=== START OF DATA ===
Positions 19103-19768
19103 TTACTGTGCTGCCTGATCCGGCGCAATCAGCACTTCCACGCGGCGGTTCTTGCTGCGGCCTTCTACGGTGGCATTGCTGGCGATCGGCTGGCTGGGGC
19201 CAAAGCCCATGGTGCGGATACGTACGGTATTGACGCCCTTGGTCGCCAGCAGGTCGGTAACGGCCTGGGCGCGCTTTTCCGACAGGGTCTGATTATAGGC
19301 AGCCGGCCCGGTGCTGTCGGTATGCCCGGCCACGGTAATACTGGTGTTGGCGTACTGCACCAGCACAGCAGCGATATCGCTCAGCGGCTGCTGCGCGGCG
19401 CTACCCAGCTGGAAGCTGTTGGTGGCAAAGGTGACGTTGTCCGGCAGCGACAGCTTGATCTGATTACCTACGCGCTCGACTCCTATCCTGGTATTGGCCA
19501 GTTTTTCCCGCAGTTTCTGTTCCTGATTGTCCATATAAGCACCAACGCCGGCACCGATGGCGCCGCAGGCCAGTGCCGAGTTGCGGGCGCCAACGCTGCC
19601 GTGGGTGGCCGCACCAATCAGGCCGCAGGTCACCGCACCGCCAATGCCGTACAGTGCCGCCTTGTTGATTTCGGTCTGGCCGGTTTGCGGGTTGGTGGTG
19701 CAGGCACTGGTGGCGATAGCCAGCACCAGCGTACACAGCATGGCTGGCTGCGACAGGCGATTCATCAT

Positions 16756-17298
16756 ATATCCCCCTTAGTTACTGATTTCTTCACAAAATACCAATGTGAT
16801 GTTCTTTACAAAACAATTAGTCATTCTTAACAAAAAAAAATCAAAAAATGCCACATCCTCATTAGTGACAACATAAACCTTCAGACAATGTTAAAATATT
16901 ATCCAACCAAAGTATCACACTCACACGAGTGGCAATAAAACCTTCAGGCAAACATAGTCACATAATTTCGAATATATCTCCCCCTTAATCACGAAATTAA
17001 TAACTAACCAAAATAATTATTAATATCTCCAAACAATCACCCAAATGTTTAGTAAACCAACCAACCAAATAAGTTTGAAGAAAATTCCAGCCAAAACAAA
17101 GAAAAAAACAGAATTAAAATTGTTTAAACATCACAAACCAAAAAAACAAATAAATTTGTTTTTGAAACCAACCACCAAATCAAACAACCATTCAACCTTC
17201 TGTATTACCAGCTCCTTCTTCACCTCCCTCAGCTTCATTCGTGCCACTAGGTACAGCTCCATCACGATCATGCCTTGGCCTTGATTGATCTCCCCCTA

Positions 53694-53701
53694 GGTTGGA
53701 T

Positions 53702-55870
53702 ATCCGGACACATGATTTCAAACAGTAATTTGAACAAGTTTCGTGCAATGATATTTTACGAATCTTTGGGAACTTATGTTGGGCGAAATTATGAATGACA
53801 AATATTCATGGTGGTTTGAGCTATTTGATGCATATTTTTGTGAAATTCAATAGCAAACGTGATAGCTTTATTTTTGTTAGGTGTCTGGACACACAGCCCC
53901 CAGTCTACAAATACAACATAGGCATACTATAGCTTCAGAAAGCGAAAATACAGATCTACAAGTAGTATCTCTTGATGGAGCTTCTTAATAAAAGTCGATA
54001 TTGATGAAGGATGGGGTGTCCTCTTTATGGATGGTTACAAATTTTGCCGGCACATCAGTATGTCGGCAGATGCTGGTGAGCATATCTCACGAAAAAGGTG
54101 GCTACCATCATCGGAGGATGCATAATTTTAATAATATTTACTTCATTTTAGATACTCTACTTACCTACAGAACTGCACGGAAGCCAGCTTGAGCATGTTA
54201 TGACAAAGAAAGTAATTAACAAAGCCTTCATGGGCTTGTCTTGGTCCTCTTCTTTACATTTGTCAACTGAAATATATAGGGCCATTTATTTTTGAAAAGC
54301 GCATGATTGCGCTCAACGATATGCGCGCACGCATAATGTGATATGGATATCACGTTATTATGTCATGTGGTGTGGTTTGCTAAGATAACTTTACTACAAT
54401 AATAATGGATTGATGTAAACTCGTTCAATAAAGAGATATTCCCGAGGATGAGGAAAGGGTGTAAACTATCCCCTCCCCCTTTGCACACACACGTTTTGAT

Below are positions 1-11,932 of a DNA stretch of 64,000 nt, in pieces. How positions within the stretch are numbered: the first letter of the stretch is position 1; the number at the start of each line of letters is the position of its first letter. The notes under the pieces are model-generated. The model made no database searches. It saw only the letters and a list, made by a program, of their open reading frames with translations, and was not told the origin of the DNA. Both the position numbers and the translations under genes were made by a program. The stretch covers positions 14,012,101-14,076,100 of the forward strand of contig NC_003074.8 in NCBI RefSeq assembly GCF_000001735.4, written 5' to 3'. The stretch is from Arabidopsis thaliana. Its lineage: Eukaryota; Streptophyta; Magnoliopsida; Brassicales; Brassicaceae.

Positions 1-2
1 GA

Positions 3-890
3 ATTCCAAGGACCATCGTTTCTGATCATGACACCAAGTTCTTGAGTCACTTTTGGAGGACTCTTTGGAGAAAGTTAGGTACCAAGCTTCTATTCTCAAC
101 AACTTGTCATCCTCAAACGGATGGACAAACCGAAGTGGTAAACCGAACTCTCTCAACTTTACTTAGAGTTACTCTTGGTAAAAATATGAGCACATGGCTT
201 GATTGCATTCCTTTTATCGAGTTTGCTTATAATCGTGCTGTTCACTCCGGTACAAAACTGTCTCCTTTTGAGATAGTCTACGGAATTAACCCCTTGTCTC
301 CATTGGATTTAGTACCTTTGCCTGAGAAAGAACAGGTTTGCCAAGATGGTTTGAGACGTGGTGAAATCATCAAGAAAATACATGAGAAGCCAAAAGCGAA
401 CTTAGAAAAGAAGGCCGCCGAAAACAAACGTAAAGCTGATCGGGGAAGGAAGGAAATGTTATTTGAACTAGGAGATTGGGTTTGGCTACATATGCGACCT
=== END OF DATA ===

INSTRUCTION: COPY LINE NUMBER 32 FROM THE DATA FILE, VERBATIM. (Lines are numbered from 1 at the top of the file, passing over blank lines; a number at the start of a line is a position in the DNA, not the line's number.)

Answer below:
3 ATTCCAAGGACCATCGTTTCTGATCATGACACCAAGTTCTTGAGTCACTTTTGGAGGACTCTTTGGAGAAAGTTAGGTACCAAGCTTCTATTCTCAAC